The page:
Ten hut! Stand at attention, maggots, and give me … a hell yeah? The Class of 2016 for the Pro Wrestling Hall of Fame has been announced and two of the biggest names are Sgt. Slaughter and “Stone Cold” Steve Austin. But perhaps the bigger news is that the PWHF is moving to Wichita Falls, Texas.
This is the 15th induction class for the PWHF, which had been based in Amsterdam, New York; for the first few years, it was in Schenectady, NY.
“The PWHF will close its doors to the public at the end of November and start packing memorabilia to be displayed here in Texas,” said Tony Vellano, the man behind the PWHF since its inception. “We have been negotiating since February and kept it quiet until today.”
The new building is in the middle of downtown Wichita Falls, in the Annex of the First Wichita Building, known locally as Big Blue.
“It was time for the Hall to grow, and I think this is the place,” said Vellano, who will be stepping aside from his PWHF duties in favour of a board of directors comprised in part of community leaders. “I was and am very careful where I wanted to go, and I am comfortable this is it.”
Cowboy Johnny Mantell assumes the role as the president of the PWHF, and lives nearby. “The Professional Wrestling Hall of Fame honors the men and women in this business around the world,” Mantell said in a press release announcing the movie. “Professional wrestling has strong roots in Wichita Falls and we are proud to bring the Hall of Fame and Museum to Big Blue in downtown Wichita Falls.”
A big part of the decision was that the University of Texas at Arlington “has pledged to take all memorabilia that can be archived and will have the students work on that as school projects and community service,” said Vellano.
Henry Florsheim, president and CEO of the Wichita Falls Chamber of Commerce also was quoted in the press release: “Wrestling is a huge part of our culture; in fact, the largest crowds our coliseum ever draws are for professional wrestling. his is a huge feather in the cap for Downtown Wichita Falls and the city as a whole, and may well turn in to one of our largest tourism draws.”
So perhaps it is appropriate that one of the biggest names ever out of Texas — Stone Cold Steve Austin — is leading the Class of 2016, the first in Wichita Falls. Austin, of course, was the leading star of WWE’s Attitude Era, transcending the sport and into mainstream culture.
Slaughter (Bob Remus) was an apprentice wrestler in the AWA until morphing into a commanding drill sergeant who ruled in the Mid-Atlantic area and the WWWF. He became so famous that he was made into a GI Joe character, one of the few who had the power to step away from Vince McMahon and the owerpowering WWF of the 1980s.
Austin and Slaughter enter in the Modern Era division, from 1985 forward.
Going way back in time, the new hall of famers from the Pioneer Era (1865-1942) are Earl McCready and Joe Pazandak. McCready was one of the greatest amateur wrestlers ever out of Canada. He was a 1928 Olympian, and at Oklahoma A & M, McCready became the first-ever winner of three-straight NCAA wrestling championships, from 1928 to 1930. Then he turned professional and worked into the 1950s, a respected and feared veteran. In the 1930s, there were few as tough or well-traveled as Pazandak, who was originally from Minnesota, and fell into pro wrestling under the Stecher brothers. He’s probably most associated with the “Beat the Champ” TV title on KLTA in Los Angeles in the 1950s. Pazandak also trained the likes of George Gordienko and Stan “Krusher” Kowalski.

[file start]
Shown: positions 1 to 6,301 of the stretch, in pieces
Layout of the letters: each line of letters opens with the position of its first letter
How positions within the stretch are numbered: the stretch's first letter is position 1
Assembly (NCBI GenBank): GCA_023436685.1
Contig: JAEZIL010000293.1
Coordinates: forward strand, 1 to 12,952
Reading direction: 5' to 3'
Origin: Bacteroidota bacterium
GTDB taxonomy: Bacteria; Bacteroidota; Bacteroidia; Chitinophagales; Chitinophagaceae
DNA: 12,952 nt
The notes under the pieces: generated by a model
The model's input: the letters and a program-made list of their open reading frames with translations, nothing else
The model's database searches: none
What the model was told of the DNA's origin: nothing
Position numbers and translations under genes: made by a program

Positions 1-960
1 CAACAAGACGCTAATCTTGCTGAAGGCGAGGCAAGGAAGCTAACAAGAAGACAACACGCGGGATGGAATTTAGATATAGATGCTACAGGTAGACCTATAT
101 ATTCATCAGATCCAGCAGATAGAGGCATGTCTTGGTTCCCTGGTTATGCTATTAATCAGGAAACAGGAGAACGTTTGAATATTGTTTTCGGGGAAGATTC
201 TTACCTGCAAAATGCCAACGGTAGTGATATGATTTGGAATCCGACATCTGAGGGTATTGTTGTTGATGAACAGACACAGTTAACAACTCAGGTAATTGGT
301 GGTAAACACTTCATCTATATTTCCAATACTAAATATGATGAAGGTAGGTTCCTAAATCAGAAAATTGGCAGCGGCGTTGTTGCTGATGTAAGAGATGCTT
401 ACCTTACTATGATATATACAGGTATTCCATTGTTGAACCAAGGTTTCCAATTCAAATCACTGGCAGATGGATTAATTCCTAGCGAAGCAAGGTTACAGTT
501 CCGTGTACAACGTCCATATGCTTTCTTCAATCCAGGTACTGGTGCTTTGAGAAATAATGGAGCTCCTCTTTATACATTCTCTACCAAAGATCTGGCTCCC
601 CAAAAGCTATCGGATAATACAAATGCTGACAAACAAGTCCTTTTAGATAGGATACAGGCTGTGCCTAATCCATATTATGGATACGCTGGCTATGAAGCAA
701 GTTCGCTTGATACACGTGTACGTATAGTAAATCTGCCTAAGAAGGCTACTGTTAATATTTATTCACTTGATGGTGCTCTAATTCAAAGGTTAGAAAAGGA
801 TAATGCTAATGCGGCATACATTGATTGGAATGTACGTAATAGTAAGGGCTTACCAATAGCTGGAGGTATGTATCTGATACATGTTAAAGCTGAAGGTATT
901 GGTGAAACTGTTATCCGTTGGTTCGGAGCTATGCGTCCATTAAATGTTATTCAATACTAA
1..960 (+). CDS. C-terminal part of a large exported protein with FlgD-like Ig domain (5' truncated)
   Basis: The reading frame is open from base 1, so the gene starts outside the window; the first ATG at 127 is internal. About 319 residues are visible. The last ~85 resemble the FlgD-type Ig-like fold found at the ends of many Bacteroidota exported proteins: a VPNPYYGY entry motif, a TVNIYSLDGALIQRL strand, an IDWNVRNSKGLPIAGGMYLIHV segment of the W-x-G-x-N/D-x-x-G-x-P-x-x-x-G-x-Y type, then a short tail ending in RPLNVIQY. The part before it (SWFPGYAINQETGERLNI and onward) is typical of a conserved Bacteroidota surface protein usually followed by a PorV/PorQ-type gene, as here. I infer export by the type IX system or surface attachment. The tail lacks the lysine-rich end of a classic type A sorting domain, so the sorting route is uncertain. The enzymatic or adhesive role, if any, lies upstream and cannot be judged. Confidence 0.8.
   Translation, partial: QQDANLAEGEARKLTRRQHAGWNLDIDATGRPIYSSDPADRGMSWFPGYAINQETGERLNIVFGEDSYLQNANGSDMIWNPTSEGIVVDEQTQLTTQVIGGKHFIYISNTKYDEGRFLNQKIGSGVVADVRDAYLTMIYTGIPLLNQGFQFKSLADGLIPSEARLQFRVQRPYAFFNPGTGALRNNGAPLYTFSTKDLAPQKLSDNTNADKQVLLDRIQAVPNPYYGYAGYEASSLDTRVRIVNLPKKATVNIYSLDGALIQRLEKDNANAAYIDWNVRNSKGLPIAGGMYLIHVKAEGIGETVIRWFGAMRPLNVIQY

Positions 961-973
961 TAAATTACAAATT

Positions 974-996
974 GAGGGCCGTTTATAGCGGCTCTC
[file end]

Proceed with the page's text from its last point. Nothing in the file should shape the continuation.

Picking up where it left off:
The Television Era (1943-1984) honourees are Hans Schmidt and Greg “The Hammer” Valentine. Schmidt was one of the most famous and hated heels of all time, a villanous French Canadian turned hated German; he headlined from the 1950s on the national Dumont network through the 1960s. Valentine had a four-decade run as a pro wrestler, including early stints as Babyface Nelson and Johnny Fargo as he didn’t feel ready to assume the Valentine name made famous by his father, Johnny Valentine.
For all the other categories, only one honouree is allowed each year.
In the International Division, the honouree is High Chief Peter Maivia. A native of Western Samoa, Maivia was a star around the world, headlining in Oceania, Japan, England and North America. He is also the grandfather of Dwayne “The Rock” Johnson.
In the Ladies Division, it’s Leilani Kai. While most know Kai from her 1980s run in the WWF at its peak, she was a top star through the 1970s and was instrumental in training women — and still is.
In the Tag Team Division, The Black Jacks (Blackjack Lanza and Blackjack Mulligan), are the chosen ones. They terrorized the AWA and WWWF in the 1970s, usually with hated manager Bobby “The Brain” Heenan at their side.
And finally, in the all-encompassing Colleague Division, Mean Gene Okerlund is the selection. He is one of the best announcers/hosts ever, from the AWA to WWF at its peak. He continues to work for WWE, hosting shows on the WWE Network.
The ballots are sent to a select group of Professional Wrestling Hall of Famers and their peers, along with a select few historians (this writer included). Dr. Bob Bryla was the head of the selection committee this year.
Induction weekend is May 20-21, 2016, in Wichita Falls, Texas. Details will be revealed in the coming weeks.